- Researchers at MIT redefine data visualisation, from vocalising intricate maps to a tool that champions ethical data usage, thereby bridging the gap between design and accessibility.
- Uncovers the embedded data in online graphics based on the user’s desired level of detail.
Infographics often bring data to life for the average reader, making complex numbers easily digestible. For blind and visually impaired individuals, these graphics can be a barrier, often limiting their comprehension. Screen-reading software is a standard tool for visually impaired users. This software vocalizes words or numbers from a webpage. But when it encounters graphics, it often merely provides a basic description or alt text. For example, an intricate map of the U.S. showcasing population rates by county might just be read aloud as “A map of the United States with population rates by county.”
Jonathan Zong, a 2022 MIT MAD Fellow, emphasizes the challenge of this linear narration. While sighted individuals can freely analyze various aspects of a graphic, blind users must rely solely on the limited descriptions provided. Even when infographics are accompanied by data tables, remembering the detailed information becomes a task for the user. Alarmingly, nearly 97% of primary internet pages aren’t compatible with screen readers, impacting 7 million visually impaired individuals in the U.S.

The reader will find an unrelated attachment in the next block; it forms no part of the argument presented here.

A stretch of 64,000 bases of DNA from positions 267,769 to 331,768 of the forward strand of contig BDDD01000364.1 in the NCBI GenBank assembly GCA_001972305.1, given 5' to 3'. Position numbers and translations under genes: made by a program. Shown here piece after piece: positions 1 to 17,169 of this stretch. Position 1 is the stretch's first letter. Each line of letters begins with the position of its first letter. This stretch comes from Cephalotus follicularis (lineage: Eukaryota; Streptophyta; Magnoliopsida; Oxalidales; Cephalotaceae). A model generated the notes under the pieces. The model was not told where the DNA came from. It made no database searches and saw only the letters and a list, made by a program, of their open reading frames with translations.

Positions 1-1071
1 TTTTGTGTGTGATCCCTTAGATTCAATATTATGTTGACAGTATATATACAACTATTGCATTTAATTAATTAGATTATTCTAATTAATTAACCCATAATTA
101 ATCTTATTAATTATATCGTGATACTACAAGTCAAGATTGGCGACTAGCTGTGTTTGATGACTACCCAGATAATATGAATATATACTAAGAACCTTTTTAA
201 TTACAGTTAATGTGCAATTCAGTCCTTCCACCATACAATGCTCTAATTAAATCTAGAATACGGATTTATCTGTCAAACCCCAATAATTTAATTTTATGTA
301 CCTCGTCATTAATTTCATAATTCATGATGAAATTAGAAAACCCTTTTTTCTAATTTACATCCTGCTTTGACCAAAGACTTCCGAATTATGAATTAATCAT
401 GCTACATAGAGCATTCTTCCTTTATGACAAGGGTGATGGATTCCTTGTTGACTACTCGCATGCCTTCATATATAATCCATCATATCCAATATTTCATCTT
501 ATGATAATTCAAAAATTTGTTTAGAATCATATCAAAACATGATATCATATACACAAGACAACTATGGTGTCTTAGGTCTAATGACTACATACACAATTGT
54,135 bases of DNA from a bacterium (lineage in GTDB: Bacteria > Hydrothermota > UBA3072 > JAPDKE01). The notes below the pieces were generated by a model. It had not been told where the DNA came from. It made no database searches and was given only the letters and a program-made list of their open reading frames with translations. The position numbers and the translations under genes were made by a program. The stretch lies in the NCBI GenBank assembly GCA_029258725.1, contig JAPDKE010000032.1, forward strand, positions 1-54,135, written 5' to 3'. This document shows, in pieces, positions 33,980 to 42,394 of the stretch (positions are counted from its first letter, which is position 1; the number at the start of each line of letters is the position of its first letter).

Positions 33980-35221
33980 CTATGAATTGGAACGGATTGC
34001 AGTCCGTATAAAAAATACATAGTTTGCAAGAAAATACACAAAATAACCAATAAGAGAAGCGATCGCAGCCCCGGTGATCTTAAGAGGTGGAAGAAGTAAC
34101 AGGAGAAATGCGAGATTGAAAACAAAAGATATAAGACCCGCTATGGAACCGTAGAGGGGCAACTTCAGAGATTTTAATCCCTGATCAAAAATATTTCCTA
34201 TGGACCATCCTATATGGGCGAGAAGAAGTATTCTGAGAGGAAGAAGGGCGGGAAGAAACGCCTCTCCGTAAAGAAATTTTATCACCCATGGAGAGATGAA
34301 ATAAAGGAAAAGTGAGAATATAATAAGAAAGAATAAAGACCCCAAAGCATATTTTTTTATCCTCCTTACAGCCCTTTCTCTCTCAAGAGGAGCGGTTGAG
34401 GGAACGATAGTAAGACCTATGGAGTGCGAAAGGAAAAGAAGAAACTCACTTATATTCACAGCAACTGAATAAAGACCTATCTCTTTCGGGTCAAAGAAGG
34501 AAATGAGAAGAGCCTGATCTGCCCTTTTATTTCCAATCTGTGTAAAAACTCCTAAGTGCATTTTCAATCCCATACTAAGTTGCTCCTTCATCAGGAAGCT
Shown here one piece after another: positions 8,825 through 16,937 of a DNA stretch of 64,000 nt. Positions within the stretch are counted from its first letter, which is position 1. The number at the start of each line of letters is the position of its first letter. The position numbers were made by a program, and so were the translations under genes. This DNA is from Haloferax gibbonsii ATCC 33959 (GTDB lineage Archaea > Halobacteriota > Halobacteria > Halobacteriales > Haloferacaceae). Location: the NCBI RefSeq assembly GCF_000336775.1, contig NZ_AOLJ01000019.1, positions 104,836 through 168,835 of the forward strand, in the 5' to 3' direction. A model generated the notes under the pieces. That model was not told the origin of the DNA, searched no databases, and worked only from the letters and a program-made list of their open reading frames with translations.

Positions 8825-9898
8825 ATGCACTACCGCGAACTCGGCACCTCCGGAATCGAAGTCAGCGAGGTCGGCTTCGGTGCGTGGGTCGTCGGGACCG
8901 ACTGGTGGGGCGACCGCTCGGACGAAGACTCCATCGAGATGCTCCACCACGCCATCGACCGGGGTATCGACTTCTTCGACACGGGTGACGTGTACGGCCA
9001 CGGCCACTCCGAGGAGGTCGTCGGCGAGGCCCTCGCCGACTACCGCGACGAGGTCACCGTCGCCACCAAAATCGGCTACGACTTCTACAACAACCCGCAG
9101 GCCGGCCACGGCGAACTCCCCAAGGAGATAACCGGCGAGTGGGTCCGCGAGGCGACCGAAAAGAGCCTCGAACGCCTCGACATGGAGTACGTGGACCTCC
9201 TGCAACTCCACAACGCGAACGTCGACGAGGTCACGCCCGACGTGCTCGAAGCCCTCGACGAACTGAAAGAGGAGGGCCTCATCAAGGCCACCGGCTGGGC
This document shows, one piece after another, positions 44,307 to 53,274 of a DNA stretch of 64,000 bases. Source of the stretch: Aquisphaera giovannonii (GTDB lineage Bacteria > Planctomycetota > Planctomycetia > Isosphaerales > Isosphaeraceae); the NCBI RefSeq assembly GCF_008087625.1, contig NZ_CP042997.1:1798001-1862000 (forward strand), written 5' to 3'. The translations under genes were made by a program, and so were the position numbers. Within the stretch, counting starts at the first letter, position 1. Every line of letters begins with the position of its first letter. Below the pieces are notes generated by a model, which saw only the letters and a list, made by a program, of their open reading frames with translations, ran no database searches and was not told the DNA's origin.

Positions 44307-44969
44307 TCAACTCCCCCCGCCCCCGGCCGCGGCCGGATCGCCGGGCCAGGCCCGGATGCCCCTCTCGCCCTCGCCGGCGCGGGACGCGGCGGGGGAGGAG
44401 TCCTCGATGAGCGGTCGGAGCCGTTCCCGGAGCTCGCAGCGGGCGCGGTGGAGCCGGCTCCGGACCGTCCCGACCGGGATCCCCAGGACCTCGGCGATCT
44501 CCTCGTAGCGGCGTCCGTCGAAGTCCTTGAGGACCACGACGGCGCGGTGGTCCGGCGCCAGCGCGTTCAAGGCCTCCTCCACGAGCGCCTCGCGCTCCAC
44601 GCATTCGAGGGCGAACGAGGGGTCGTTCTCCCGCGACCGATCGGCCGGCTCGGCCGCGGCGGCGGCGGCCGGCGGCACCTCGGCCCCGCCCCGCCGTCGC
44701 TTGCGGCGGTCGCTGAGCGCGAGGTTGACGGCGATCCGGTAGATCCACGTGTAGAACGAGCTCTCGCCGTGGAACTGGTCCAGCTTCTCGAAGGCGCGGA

Olli: Tool Bridging the Gap in Data Visualization
The team seamlessly integrates science, engineering, design, and art, and is a notable figure in visual arts and computer science. Their innovation lies at the intersection of these fields. They emphasize that the crux of their work revolves around granting users autonomy and agency.
Besides Olli, the team also developed Bartleby, an open-source software that notifies users if their social media data is used in research studies. This tool further emphasizes his dedication to ethical data collection and usage. This artwork delves into themes of identity and representation, challenging the prevalent biases in data systems. This provides hope for a more inclusive digital future where data is accessible to all, regardless of physical abilities.